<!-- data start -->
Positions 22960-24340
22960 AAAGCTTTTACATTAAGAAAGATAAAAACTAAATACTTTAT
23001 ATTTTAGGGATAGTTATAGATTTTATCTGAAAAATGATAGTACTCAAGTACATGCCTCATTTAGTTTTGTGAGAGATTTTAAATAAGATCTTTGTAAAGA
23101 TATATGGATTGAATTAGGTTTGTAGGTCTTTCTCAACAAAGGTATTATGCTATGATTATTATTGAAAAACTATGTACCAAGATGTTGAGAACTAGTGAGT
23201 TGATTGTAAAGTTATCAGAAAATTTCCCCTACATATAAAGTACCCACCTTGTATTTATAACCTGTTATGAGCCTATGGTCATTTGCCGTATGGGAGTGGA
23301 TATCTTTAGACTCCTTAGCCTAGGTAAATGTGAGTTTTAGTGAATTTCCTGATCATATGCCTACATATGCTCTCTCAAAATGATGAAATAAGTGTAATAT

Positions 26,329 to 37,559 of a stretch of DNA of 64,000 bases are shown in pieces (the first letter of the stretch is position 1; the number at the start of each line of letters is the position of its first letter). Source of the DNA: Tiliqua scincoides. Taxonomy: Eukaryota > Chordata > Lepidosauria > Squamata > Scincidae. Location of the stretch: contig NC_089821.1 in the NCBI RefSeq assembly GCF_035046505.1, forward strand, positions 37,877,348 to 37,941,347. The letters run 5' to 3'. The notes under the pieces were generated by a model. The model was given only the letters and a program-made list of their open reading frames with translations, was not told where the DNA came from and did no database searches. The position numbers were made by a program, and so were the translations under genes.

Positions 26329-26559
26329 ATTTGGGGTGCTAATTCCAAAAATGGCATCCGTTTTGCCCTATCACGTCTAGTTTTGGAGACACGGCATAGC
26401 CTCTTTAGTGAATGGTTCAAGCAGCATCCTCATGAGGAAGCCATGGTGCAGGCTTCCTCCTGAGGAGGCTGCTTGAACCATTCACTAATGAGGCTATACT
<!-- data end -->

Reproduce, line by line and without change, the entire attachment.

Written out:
Positions 22960-24340
22960 AAAGCTTTTACATTAAGAAAGATAAAAACTAAATACTTTAT
23001 ATTTTAGGGATAGTTATAGATTTTATCTGAAAAATGATAGTACTCAAGTACATGCCTCATTTAGTTTTGTGAGAGATTTTAAATAAGATCTTTGTAAAGA
23101 TATATGGATTGAATTAGGTTTGTAGGTCTTTCTCAACAAAGGTATTATGCTATGATTATTATTGAAAAACTATGTACCAAGATGTTGAGAACTAGTGAGT
23201 TGATTGTAAAGTTATCAGAAAATTTCCCCTACATATAAAGTACCCACCTTGTATTTATAACCTGTTATGAGCCTATGGTCATTTGCCGTATGGGAGTGGA
23301 TATCTTTAGACTCCTTAGCCTAGGTAAATGTGAGTTTTAGTGAATTTCCTGATCATATGCCTACATATGCTCTCTCAAAATGATGAAATAAGTGTAATAT

Positions 26,329 to 37,559 of a stretch of DNA of 64,000 bases are shown in pieces (the first letter of the stretch is position 1; the number at the start of each line of letters is the position of its first letter). Source of the DNA: Tiliqua scincoides. Taxonomy: Eukaryota > Chordata > Lepidosauria > Squamata > Scincidae. Location of the stretch: contig NC_089821.1 in the NCBI RefSeq assembly GCF_035046505.1, forward strand, positions 37,877,348 to 37,941,347. The letters run 5' to 3'. The notes under the pieces were generated by a model. The model was given only the letters and a program-made list of their open reading frames with translations, was not told where the DNA came from and did no database searches. The position numbers were made by a program, and so were the translations under genes.

Positions 26329-26559
26329 ATTTGGGGTGCTAATTCCAAAAATGGCATCCGTTTTGCCCTATCACGTCTAGTTTTGGAGACACGGCATAGC
26401 CTCTTTAGTGAATGGTTCAAGCAGCATCCTCATGAGGAAGCCATGGTGCAGGCTTCCTCCTGAGGAGGCTGCTTGAACCATTCACTAATGAGGCTATACT